|The Cubs appear to have Dustiny|
By Brian Murphy
Special to Page 2
I have Cub Fear.
I come to you as a card-carrying Candlestick Park Frostbite Victim Giants Fan to admit that as the playoffs begin ... I have Cub Fear.
If I were a Brave Fan, I'd have a serious dose of Cub Fear. The Giants won't face the Cubs until the NLCS. The Braves have to deal with Cub Fear now, in the NLDS.
Back to Cub Fear: Perhaps the most unusual two words in the history of baseball.
Admitting Cub Fear any other year would be laughable, on par with a Democratic presidential candidate owning up to Al Sharpton Fear, or a Hollywood actor hoping for an Oscar nomination revealing he has Keanu Reeves Fear.
But there is a storm of destiny brewing in the Second City, and if your National League team has to get past the Cubs, you are fearing it all: The sight of Sammy Sosa turning on a fastball, the knee-buckling curveball from Kerry Wood, the audio replay of Ozzy Osbourne singing "Take Me Out to the Ballgame."
Most of all, you fear Dusty.
It was ex-Giant Rod Beck who coined the term "Dustiny" when Dusty Baker managed the Giants.
Yes, Rodney Roy Beck -- a Cub legend who saved 51 games in 1998, his first year at Wrigley.
That happened to be the last year the Cubs made the playoffs, beating the Giants in a one-game playoff for the wild card -- a Giants team managed by Dusty Baker.
Do you not see the baseball gods at work here?
I have Cub Fear mostly because I know the Power of Dusty, a manager who exudes more magic than a voodoo man in a Caribbean cave.
Dusty's got more charisma than a 1980 Ronald Reagan (the "shining city on a hill" Reagan, not the Iran-Contra Reagan), and more charisma than a 1992 Bill Clinton (the Fleetwood Mac "Don't Stop" Clinton, not the "depends on what the meaning of the word is, is" Clinton.)
I expect you all to show up at Wrigley in October, chomping on toothpicks en masse.
Plus, it gets the most stubborn pieces of bratwurst out of your back molars.
I read the Chicago papers online over the weekend, and could see the Perfect Cub Storm building.
Dusty has made these guys believe. Belief is a commodity in short supply in Chicago the last, oh, say, 95 years. Belief in the Cubs has always proved as ephemeral as a springtime sunny spell off the shores of Lake Michigan.
You choose to believe ... and a wind chill of 25 degrees is always just a day away.
It was Eric Karros, a new Cub, who said that Dusty had told the Cubs, and I paraphrase, "you have to respect history, but it has no bearing on what we do this year."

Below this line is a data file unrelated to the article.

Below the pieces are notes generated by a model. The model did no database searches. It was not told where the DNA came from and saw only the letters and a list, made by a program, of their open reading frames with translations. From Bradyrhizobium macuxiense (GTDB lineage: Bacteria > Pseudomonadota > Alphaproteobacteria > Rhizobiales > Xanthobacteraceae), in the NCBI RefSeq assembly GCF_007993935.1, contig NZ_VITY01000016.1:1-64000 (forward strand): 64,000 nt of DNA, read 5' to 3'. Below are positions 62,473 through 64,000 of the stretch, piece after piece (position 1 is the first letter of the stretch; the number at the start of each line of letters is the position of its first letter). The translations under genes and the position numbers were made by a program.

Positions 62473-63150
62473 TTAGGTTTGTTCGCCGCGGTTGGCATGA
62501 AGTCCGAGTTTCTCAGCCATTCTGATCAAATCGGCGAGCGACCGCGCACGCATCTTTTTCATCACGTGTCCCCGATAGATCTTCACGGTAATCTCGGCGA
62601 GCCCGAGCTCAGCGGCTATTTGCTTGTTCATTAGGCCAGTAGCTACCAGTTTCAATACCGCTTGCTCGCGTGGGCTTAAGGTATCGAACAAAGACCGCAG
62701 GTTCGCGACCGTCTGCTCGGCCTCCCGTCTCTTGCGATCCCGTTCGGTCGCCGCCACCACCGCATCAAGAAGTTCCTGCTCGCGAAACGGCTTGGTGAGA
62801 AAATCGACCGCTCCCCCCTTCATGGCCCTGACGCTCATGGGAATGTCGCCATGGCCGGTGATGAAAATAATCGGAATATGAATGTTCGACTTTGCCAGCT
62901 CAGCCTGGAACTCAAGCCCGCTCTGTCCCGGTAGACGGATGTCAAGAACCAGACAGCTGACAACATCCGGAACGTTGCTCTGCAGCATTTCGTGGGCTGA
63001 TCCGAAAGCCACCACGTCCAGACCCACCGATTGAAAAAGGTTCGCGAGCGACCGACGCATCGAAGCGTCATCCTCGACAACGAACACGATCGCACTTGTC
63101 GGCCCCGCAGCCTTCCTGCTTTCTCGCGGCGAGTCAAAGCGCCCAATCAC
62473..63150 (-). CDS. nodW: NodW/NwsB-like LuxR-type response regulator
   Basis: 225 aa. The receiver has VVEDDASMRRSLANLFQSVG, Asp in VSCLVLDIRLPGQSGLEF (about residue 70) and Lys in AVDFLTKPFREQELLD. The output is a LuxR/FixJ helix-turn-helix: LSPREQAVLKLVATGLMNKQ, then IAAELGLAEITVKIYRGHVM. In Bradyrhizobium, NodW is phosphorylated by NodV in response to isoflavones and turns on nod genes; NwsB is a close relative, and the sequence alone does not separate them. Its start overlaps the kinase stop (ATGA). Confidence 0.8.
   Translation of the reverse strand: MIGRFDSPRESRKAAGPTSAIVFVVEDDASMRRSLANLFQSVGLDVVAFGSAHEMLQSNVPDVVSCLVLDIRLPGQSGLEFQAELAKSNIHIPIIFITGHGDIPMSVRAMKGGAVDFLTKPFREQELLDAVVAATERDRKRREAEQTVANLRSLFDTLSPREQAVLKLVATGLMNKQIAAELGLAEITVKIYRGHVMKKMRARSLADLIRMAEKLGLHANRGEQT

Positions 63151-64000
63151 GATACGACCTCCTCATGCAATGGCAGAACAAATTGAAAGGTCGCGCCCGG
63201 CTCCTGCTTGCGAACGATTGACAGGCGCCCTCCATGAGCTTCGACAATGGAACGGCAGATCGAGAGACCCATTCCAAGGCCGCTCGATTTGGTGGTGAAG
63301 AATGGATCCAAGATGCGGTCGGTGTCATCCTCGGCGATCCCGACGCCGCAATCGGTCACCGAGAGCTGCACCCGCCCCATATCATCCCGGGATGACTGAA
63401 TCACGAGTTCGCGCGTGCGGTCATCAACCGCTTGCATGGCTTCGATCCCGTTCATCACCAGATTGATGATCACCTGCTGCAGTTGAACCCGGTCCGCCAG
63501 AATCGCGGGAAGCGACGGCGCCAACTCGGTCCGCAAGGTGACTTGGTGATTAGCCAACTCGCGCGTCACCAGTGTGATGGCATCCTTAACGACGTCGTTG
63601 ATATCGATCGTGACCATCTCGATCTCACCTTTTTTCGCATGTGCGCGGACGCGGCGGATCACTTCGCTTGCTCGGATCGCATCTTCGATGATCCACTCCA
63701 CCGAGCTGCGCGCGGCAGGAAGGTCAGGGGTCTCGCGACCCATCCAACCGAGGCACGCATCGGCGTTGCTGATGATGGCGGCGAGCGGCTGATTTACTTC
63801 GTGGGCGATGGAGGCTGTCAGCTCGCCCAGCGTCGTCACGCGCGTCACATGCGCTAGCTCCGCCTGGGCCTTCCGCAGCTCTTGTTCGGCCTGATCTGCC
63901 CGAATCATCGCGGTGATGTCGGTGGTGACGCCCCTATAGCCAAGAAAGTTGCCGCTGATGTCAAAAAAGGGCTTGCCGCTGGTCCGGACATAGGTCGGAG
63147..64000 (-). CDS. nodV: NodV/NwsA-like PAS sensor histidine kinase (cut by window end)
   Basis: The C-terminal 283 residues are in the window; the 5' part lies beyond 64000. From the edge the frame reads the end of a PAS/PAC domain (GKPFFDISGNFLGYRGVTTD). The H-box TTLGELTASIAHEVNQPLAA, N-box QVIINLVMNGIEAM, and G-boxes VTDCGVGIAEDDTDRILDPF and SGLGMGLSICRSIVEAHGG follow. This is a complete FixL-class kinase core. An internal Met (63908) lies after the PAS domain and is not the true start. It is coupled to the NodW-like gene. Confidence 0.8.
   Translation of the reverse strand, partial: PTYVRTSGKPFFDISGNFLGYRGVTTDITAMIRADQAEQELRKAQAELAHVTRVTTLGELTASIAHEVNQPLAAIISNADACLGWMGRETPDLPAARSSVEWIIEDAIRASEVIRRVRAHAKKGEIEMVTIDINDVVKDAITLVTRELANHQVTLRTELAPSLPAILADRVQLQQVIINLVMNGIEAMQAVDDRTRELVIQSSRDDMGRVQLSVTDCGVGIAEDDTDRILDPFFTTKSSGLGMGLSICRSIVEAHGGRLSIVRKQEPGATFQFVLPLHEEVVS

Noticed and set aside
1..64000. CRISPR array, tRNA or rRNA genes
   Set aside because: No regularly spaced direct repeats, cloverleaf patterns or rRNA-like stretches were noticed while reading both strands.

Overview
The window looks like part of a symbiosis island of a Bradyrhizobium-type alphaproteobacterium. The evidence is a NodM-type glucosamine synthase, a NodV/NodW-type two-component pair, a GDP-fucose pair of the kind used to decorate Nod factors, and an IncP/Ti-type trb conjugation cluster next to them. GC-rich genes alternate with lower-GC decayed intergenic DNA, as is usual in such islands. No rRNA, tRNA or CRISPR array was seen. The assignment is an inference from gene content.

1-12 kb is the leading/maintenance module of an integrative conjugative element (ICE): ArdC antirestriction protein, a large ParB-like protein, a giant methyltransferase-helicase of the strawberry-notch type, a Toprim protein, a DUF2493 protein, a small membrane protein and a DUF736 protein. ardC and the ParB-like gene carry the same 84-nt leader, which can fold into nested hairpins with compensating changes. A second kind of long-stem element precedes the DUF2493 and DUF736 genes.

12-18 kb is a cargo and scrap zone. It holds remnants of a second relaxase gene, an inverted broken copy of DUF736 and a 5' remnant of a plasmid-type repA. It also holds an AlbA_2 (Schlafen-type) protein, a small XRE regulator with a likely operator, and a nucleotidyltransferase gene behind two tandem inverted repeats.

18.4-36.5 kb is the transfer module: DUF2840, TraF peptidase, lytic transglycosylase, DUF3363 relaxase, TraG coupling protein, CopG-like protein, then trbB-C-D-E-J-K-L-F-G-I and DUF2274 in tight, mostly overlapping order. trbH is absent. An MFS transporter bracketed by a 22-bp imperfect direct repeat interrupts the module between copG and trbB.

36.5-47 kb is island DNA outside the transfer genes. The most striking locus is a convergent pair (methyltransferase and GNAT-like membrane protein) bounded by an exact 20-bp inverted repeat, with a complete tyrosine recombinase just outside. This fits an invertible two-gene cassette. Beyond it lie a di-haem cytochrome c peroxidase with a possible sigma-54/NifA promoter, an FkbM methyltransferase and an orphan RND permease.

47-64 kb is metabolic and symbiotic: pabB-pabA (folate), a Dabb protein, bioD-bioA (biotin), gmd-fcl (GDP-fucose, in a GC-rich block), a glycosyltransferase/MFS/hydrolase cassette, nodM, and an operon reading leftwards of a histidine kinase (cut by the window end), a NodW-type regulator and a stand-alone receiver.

Winston Churchill in a Cub warm-up jacket.
Dusty also told the city of Chicago back in November, when the grim winter was coming and the Cubs were two months removed from 95 losses, "Why not us?"
Holy mother of Ernie Banks: Dusty Baker in a Cub uni is a beautiful blend of George S. Patton and Tony Robbins, minus Patton's megalomania and minus Robbins', well, megalomania.
There is plenty of evidence that Cubbie Magic is in the offing.
Get this: Not only does Simon find a welcome home in Wrigley, he becomes a fan favorite, and produces well enough at the 1-Bag to help the Cubs' remarkable 19-8 September.
And then, and then, the Cubs clinch with the help of consecutive Brewers' wins over the Astros! The story is as improbable as the making of sausage itself.
There are some things that make me think my Cub Fear is misplaced, that the Cubs will prove as toothless as ever in October.
One is those sad, horrible batting practice jerseys they wear at home. Come on, Tribune Company. You have one of the senior circuit's most legendary franchises, playing in the most epic park in America, and every game is B.P.? How about some understated home whites? Dusty looks like a giant blueberry in his outfit. Bad stuff.
And two, it was in Wayne Drehs' ESPN.com story that I read where one of the celebratory songs played over the Wrigley sound system on Saturday night was "Jump." Wayne did not specify: Was it Van Halen's "Jump" or the Pointer Sisters' "Jump"? If it was Diamond Dave and the crew, we're OK. If it was Ruth, June and Anita ... minus points for bad music karma.
That said, Cub Fear looms for fans in Atlanta, San Francisco and Florida.
Cub Fear is real.
Cub Fear is frightening.
I found myself this weekend waking up in a cold sweat, imagining Mike Ditka over my bed, spewing saliva in my face as he shouted his way through "Take Me Out to the Ballgame."
Somebody pull me a cold one at Murphy's Bleachers -- quick.
Brian Murphy of the San Francisco Chronicle writes every Monday for Page 2.